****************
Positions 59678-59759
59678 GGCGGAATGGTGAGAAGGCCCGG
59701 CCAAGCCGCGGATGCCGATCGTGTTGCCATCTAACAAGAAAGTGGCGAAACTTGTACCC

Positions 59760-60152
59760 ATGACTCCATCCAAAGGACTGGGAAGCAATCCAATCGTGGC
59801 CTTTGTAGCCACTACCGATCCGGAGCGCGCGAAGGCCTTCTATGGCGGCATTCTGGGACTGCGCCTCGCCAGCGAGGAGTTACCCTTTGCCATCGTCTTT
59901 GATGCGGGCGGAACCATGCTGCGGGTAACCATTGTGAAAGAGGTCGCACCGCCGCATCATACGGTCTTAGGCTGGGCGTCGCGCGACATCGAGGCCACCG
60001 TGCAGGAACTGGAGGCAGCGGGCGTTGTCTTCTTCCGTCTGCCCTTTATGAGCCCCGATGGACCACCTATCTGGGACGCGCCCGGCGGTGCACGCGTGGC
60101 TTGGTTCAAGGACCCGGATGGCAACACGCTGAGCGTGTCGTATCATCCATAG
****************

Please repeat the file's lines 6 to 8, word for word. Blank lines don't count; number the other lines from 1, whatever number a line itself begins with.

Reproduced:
59801 CTTTGTAGCCACTACCGATCCGGAGCGCGCGAAGGCCTTCTATGGCGGCATTCTGGGACTGCGCCTCGCCAGCGAGGAGTTACCCTTTGCCATCGTCTTT
59901 GATGCGGGCGGAACCATGCTGCGGGTAACCATTGTGAAAGAGGTCGCACCGCCGCATCATACGGTCTTAGGCTGGGCGTCGCGCGACATCGAGGCCACCG
60001 TGCAGGAACTGGAGGCAGCGGGCGTTGTCTTCTTCCGTCTGCCCTTTATGAGCCCCGATGGACCACCTATCTGGGACGCGCCCGGCGGTGCACGCGTGGC